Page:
Lastly, I changed my approach towards dating. Instead of viewing it as a quest for ‘the one’, I started seeing it as an opportunity to meet new people and learn from them.

If you find yourself caught in the cycle of serial monogamy like I was, my advice is to take a step back. Challenge the ‘one true love’ narrative that may be holding you back. Practice self-love, enjoy your own company, and change your perspective towards dating. It may take time, but embracing these changes can bring you more fulfillment than you could ever imagine.

Stepping Back to Move Forward

Taking a step back from my serial monogamist lifestyle, I realized that the key to my transition was taking responsibility for my life, even when things didn’t seem to be my fault. This shift in mindset empowered me and helped me navigate other challenges in my life.

Here’s what I did:

  • Acknowledged my dissatisfaction with the constant pursuit of ‘the one’.
  • Faced the reality of my situation instead of seeking refuge in blind positivity.
  • Identified the external influences and societal conditioning that led me to idealize relationships.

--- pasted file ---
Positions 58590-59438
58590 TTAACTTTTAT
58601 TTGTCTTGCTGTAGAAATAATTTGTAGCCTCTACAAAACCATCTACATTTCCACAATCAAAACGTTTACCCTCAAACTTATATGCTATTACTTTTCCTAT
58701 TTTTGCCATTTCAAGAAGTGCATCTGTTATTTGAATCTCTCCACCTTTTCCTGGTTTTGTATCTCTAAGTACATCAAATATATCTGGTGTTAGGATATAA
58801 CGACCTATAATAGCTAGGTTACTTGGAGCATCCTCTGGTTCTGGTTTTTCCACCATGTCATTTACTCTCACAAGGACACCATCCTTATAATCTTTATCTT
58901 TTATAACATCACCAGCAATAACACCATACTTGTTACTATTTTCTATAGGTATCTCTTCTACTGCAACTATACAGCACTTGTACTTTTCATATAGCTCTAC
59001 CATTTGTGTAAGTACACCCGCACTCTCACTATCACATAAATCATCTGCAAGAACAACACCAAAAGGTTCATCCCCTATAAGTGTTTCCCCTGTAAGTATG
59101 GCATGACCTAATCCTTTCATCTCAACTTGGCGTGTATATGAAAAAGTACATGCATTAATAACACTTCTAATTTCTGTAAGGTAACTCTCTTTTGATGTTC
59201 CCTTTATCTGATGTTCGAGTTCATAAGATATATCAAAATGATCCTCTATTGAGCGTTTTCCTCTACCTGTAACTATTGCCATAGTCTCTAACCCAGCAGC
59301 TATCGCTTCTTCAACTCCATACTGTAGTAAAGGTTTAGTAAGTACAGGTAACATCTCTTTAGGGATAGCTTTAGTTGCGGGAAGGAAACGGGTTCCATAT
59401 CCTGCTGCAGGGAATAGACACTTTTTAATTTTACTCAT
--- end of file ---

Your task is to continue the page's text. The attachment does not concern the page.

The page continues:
• Started pursuing personal ambitions and desires, rather than those imposed by external factors.
  • Broke free from societal expectations to seek self-empowerment.
  • Embraced practical self-development over feel-good mysticism. Practicality came in the form of self-love and enjoying solitude.
  • Dedicated time daily to practice introspection and self-improvement techniques.
  • Questioned societal myths and expectations around relationships that were limiting my potential.
  • Embarked on a journey of self-exploration to reshape my reality.

This journey wasn’t easy, but it was worth every step. The freedom and fulfillment I’ve found in embracing singlehood have significantly outweighed the perceived comfort of being in a relationship.

During this process, one resource that particularly helped me was the Love and Intimacy Masterclass on The Vessel. It provided valuable insights on breaking the illusion of the perfect partner and embracing self-love.

The key point is this: you have the power to shape your own reality. Don’t let societal norms and expectations dictate your happiness. Embrace the journey of self-exploration and you’ll find that there’s more to life than just seeking ‘the one’.

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Justin Brown

As co-founder of Ideapod, a digital publishing platform reaching millions, and creator of The Vessel, a new platform for self-knowledge, I bring a unique perspective to the world of culture, politics and psychology. With a M.Sc. from the London School of Economics and M.A. (First Class Honours) from the Australian National University, I've dedicated my career to understanding and sharing new ideas and perspectives for a new generation.